""

Water above about 3206 psi no longer changes phase when heated so there might be no use in higher pressure than that, i'll defer to a thermodynamicist there. Plenty of "supercritical" boilers have been built to take advantage of that property of water.
B&W literally wrote the book and its title is simply "Steam its generation and use" , peruse thrift shops and used bookstores for it.
Here's their 'brag sheet' on supercritical boiler, looks like 1100F is still about highest steam temperature used.
http://www.babcock.com/products/boilers/swup_specs.html [Broken]

and their book
http://www.babcock.com/library/steam.html [Broken]
sometimes it shows up on Ebay. It's been in print since 1880's, my oldest one is ca 1920.
http://www.ebay.com/itm/HTF-1963-ST...t=Antiquarian_Collectible&hash=item20c28508bb

In my day temperature was limiting factor - not of the turbine blades but the boiler steel. We dont think of water as a solvent but at high temperature and pressure any impurities in it attack steel. Our chrome-moly superheater tubes were okay at 1,000degreesF and 2400 psi , mid 1960's vintage. The company had trouble with some replacement tubes made overseas - after a short while in service they developed cracks and split. They went back to US made tubes.

Nuke plants are limited to slightly over 500 degreeF, maybe 800psi steam because of reactor materials. Except the General Atomic one at Ft St Vrain (near Lyons Colorado) which would have made 1000F 2400psi steam had it ever run. It used helium instead of water to transfer heat from reactor to boilers.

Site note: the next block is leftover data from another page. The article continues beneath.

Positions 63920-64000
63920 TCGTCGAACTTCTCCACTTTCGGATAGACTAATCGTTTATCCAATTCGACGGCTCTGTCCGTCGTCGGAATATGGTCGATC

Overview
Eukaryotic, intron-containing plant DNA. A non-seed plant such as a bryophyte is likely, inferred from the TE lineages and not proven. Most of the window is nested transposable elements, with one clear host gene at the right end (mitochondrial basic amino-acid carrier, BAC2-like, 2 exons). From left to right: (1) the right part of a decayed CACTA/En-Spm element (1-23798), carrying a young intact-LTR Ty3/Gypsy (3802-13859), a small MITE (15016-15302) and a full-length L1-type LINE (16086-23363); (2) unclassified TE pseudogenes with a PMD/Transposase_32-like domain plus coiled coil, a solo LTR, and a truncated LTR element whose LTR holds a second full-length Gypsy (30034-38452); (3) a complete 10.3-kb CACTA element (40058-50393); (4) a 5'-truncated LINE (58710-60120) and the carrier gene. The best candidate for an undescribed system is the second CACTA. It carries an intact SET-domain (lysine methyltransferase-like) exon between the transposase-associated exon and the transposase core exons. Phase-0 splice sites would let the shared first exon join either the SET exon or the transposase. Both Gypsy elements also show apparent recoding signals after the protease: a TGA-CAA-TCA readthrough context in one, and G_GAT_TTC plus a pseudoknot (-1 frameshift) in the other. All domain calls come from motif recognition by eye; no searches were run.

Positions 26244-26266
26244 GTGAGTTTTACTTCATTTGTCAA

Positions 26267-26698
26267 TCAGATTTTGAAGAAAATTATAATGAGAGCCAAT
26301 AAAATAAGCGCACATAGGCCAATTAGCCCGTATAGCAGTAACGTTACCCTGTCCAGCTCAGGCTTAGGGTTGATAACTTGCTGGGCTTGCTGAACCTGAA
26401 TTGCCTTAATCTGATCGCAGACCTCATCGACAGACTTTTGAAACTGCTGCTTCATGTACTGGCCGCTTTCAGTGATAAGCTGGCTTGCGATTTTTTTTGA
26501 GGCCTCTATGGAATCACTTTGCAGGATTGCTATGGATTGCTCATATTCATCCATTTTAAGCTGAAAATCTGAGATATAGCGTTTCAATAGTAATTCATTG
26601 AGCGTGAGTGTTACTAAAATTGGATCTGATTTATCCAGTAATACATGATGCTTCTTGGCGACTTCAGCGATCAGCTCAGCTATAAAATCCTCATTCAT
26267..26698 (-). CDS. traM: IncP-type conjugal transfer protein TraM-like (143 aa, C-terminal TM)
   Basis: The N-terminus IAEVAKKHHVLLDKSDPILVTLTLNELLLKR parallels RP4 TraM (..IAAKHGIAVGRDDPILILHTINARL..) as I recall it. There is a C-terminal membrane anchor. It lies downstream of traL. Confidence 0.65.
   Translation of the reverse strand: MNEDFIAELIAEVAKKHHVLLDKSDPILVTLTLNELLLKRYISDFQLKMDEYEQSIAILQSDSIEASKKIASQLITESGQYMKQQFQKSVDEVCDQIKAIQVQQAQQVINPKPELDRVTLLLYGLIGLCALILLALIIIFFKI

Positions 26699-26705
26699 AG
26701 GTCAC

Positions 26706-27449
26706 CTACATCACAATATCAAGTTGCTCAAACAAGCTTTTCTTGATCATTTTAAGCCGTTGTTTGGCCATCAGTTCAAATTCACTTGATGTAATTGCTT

Probably there's newer designs out there.

One of my old employers' fossil plants is interesting, it uses a hundred acres or so of solar reflectors to preheat the water on its way to the boiler,
will inquire as to the efficiency gained that way.

But the general answer to your question is (as i'm sure you know) - higher inlet temperature, lower exhaust temperature as in any Carnot engine.

I'll make a plug here for solar water heating - for each BTU in your morning shower, ~two were discarded as waste heat from a power plant.
Best thing we could do for CO2 emissions is put an old fashioned flat panel heater on every roof. And that's a pretty easy DIY.

old jim

Last edited by a moderator: May 5, 2017
15. Feb 17, 2012

### Pkruse

Combined cycle is always more efficient than the same plant would be without it. It is not a wasted resource.